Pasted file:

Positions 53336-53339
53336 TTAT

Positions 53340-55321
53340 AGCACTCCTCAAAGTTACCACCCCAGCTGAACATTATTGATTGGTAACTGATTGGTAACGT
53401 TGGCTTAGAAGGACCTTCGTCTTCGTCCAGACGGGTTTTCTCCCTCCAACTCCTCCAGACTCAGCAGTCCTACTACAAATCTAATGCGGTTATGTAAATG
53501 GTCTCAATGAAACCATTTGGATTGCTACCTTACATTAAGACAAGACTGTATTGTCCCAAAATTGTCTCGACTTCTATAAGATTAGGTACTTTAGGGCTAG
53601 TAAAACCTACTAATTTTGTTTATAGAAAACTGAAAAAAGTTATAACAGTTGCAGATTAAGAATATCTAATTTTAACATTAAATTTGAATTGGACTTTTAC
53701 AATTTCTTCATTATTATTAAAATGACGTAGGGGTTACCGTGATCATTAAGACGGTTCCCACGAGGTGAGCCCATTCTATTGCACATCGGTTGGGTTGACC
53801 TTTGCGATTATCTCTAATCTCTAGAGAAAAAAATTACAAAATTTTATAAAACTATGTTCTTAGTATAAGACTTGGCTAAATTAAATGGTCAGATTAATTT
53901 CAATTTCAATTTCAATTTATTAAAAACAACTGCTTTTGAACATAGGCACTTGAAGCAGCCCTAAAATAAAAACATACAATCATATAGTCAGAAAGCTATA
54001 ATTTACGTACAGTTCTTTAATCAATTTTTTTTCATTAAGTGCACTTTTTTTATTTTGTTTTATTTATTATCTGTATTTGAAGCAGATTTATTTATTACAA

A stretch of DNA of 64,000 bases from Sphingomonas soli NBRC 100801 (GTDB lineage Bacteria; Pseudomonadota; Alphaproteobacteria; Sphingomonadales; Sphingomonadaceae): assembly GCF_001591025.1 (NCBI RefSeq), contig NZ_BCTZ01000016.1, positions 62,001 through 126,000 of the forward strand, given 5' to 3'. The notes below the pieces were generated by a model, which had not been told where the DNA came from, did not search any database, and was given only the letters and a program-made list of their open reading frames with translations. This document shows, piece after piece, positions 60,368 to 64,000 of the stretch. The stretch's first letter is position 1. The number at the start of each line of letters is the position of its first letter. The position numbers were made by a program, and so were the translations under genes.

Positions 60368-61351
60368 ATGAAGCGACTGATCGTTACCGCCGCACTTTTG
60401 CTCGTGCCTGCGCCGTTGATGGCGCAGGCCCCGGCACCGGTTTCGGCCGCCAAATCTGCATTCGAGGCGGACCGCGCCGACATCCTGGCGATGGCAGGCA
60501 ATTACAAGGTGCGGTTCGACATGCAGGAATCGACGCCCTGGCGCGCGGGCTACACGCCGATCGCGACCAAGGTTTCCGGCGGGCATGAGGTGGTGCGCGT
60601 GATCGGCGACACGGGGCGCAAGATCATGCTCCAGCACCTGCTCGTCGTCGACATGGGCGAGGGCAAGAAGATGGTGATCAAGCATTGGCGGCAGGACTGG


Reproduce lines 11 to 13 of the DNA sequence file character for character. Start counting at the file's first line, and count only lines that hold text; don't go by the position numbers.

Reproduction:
54001 ATTTACGTACAGTTCTTTAATCAATTTTTTTTCATTAAGTGCACTTTTTTTATTTTGTTTTATTTATTATCTGTATTTGAAGCAGATTTATTTATTACAA

A stretch of DNA of 64,000 bases from Sphingomonas soli NBRC 100801 (GTDB lineage Bacteria; Pseudomonadota; Alphaproteobacteria; Sphingomonadales; Sphingomonadaceae): assembly GCF_001591025.1 (NCBI RefSeq), contig NZ_BCTZ01000016.1, positions 62,001 through 126,000 of the forward strand, given 5' to 3'. The notes below the pieces were generated by a model, which had not been told where the DNA came from, did not search any database, and was given only the letters and a program-made list of their open reading frames with translations. This document shows, piece after piece, positions 60,368 to 64,000 of the stretch. The stretch's first letter is position 1. The number at the start of each line of letters is the position of its first letter. The position numbers were made by a program, and so were the translations under genes.

Positions 60368-61351